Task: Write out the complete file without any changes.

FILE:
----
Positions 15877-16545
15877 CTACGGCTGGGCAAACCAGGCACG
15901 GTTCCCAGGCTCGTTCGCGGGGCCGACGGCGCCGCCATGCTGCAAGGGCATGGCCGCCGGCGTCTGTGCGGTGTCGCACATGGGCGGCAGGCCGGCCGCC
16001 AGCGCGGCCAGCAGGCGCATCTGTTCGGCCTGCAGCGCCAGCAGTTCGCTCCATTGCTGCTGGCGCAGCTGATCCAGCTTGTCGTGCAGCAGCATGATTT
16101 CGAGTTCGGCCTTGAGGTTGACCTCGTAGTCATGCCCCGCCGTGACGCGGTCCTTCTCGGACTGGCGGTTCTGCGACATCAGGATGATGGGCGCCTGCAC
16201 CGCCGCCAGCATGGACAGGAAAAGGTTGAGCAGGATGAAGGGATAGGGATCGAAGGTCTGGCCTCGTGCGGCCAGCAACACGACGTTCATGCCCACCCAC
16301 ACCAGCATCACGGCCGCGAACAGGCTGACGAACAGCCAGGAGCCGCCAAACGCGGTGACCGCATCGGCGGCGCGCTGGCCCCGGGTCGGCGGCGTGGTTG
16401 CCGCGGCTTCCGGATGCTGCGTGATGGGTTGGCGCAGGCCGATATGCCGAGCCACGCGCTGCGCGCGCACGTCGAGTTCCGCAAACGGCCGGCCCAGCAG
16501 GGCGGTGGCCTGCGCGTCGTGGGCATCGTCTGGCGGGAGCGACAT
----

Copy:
Positions 15877-16545
15877 CTACGGCTGGGCAAACCAGGCACG
15901 GTTCCCAGGCTCGTTCGCGGGGCCGACGGCGCCGCCATGCTGCAAGGGCATGGCCGCCGGCGTCTGTGCGGTGTCGCACATGGGCGGCAGGCCGGCCGCC
16001 AGCGCGGCCAGCAGGCGCATCTGTTCGGCCTGCAGCGCCAGCAGTTCGCTCCATTGCTGCTGGCGCAGCTGATCCAGCTTGTCGTGCAGCAGCATGATTT
16101 CGAGTTCGGCCTTGAGGTTGACCTCGTAGTCATGCCCCGCCGTGACGCGGTCCTTCTCGGACTGGCGGTTCTGCGACATCAGGATGATGGGCGCCTGCAC
16201 CGCCGCCAGCATGGACAGGAAAAGGTTGAGCAGGATGAAGGGATAGGGATCGAAGGTCTGGCCTCGTGCGGCCAGCAACACGACGTTCATGCCCACCCAC
16301 ACCAGCATCACGGCCGCGAACAGGCTGACGAACAGCCAGGAGCCGCCAAACGCGGTGACCGCATCGGCGGCGCGCTGGCCCCGGGTCGGCGGCGTGGTTG
16401 CCGCGGCTTCCGGATGCTGCGTGATGGGTTGGCGCAGGCCGATATGCCGAGCCACGCGCTGCGCGCGCACGTCGAGTTCCGCAAACGGCCGGCCCAGCAG
16501 GGCGGTGGCCTGCGCGTCGTGGGCATCGTCTGGCGGGAGCGACAT